Social services and partner agencies are not focusing enough on the perpetrators in domestic abuse cases, inspectors have said.
A report published today said services focused on separating families from perpetrators, but they could move on to another family and repeat the pattern of abuse.
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“Professionals did not always recognise that, though not always, separation could escalate risk,” the report by Ofsted, the Care Quality Commission, and the probation and police inspectorates said. The report was written following a six multiagency inspections on the topic of domestic abuse carried out since September 2016.
“For many victims and their children, violence can increase and escalate when the relationship ends. Some victims suffer persistent post-separation violence over long periods of time. Those perpetrators who go on to kill their victims are most likely to do so at the point of separation,” inspectors found.
Even in the best cases there was a “lack of accountability or responsibility attributed to the perpetrator”, the report said.
‘Public health issue’
More broadly, inspectors said professionals were making good progress in dealing with immediate crises, but there needed to be a long-term strategy to reduce the prevalence of domestic abuse, which they viewed as a “widespread public health issue”.
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They called for a national public service initiative to raise awareness of domestic abuse and violence.
“Agencies can be overwhelmed by the frequency of serious incidents, particularly higher risk ones. However, keeping children safe over time needs long-term solutions,” the report said.
“Accepted practice in tackling social problems is to prevent, protect and repair. While much good work is being done to protect children and victims, far too little is being done to prevent domestic abuse and repair the damage that it does.”
The report was critical of the widespread use of written agreements for domestic abuse cases in two local authorities, despite “no evidence that they are effective”.
“Given that the focus of written agreements is often not the perpetrator who is the source of the abuse and therefore the risk, it is unsurprising that they are ineffective,” the report said.
Prevention and repairing
Eleanor Schooling, Ofsted’s national director for social care, said the inspections revealed a lot of good work being done to protect victims of domestic violence, and emergency services were “particularly effective”.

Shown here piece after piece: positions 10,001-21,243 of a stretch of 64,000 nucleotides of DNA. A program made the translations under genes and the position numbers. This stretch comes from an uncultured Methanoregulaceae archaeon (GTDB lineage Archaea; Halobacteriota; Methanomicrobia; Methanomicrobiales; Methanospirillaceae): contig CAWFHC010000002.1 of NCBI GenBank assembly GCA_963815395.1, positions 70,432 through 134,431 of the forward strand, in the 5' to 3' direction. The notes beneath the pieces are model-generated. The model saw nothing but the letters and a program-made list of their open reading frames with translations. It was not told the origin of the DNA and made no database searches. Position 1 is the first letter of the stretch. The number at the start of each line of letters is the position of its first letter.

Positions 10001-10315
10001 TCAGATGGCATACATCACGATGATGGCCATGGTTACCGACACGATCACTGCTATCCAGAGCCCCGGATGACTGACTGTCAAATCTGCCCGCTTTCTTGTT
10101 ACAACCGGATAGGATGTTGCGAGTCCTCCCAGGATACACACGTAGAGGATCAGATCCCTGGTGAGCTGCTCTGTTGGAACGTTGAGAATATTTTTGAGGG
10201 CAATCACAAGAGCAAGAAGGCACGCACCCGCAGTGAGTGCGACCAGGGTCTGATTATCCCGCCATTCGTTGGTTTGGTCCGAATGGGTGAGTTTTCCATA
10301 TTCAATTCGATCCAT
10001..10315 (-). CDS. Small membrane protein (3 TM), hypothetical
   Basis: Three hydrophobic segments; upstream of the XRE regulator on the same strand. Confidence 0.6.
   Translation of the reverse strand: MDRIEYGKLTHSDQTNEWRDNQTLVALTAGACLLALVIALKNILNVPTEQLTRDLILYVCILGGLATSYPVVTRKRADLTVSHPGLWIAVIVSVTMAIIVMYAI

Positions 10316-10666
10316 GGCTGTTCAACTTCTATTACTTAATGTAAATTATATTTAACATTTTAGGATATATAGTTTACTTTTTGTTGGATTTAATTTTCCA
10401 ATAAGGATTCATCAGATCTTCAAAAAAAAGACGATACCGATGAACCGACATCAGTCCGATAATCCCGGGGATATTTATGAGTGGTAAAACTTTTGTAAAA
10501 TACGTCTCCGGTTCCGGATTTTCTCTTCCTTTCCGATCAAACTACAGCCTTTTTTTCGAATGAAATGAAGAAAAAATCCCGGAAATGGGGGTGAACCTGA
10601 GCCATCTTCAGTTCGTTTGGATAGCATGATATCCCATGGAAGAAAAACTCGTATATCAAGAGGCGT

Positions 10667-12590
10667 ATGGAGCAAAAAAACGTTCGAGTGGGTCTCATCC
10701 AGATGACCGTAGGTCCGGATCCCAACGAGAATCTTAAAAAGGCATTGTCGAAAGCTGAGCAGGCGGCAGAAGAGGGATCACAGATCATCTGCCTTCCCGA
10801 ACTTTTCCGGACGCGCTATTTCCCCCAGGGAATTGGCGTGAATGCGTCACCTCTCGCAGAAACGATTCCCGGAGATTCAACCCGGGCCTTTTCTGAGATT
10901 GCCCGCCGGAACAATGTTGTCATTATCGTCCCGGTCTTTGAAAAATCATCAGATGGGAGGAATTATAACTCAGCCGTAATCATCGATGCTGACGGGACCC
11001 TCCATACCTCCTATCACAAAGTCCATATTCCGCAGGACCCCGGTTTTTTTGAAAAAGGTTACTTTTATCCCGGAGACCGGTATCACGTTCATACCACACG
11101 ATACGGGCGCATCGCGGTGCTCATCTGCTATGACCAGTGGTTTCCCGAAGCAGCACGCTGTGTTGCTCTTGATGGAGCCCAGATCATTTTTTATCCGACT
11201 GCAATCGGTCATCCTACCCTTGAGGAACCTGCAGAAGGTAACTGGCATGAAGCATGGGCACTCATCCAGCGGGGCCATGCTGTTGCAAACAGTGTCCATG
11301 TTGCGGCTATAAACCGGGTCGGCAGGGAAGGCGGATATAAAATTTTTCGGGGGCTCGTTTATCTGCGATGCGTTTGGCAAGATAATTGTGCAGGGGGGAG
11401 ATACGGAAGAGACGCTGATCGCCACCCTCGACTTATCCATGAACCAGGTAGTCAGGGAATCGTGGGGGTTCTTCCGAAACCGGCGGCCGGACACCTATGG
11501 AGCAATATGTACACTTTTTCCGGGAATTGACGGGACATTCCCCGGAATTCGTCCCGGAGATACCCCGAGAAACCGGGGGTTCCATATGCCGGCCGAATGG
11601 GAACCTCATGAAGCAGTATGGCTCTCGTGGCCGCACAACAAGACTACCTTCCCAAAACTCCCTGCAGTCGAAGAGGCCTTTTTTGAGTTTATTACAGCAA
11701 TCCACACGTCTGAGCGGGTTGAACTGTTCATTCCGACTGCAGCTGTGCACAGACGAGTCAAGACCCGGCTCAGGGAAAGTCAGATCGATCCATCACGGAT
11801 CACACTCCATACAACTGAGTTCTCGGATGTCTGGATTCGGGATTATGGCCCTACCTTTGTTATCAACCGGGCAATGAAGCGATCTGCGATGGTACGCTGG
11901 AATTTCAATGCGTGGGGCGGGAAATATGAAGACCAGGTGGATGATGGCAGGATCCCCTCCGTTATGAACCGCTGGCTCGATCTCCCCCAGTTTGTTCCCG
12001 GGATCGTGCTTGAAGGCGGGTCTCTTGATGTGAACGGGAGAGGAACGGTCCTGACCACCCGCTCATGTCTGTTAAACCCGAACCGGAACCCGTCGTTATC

“But we’re not so good when it comes to helping victims deal with the aftermath and get on with their lives. The justice system must play a role, but there is work to do to stop it happening in the first place,” Schooling said.
“It is a sad truth that the sheer scale of domestic abuse means that it can be all too easy for police, health professionals and social workers to focus on short term responses to incidents. But the best teams are able to see the bigger picture,” she added.
She called for a new approach to domestic abuse that focuses on prevention and repairing long-term damage to child victims.
Schooling told Community Care there was a “widespread deficit” of services for supporting families to repair from the effects of domestic abuse.
“Longer term, we don’t make decisions that help people to start to recover and repair from all of this,” Schooling said.
She said public service messages about how unacceptable domestic abuse is would support prevention, as there are perpetrators capable of changing their behaviour.
“There’s a whole spectrum of perpetrators and it would be quite good to get them early and stop them. There’s been some good stuff in schools about healthy relationships and what to expect from your boyfriend, girlfriend.”
She also called for more evidence about what would work, as more supporting information for interventions would help support decision makers to fund and resource services.
Responding to the report, Alison Michalska, president of the Association of Directors of Children’s Services, said domestic abuse cases were the most common factor in cases where children were at risk of harm.
“Whilst this report recognises that much good work is being done by local authorities and their partners across the country, the terrifying scale of this issue means that agencies have had to focus virtually all of their available resources on protecting children and victims from the immediate risk of harm, rather than on prevention, at which point the damage to children and victims has already been done.
“Some councils have had to cut back on non-statutory services, as our funding reduces, which means that vital support services for victims of domestic abuse aren’t always available or accessible despite the clear need for these services,” Michalska said.
She added that there would not be a shift from towards prevention without “sufficient, sustainable funding from government”.
“A shift to a more systematic focus on prevention and changing perpetrator behaviours is long overdue and the government must lead this endeavour from the front as a matter of urgency.”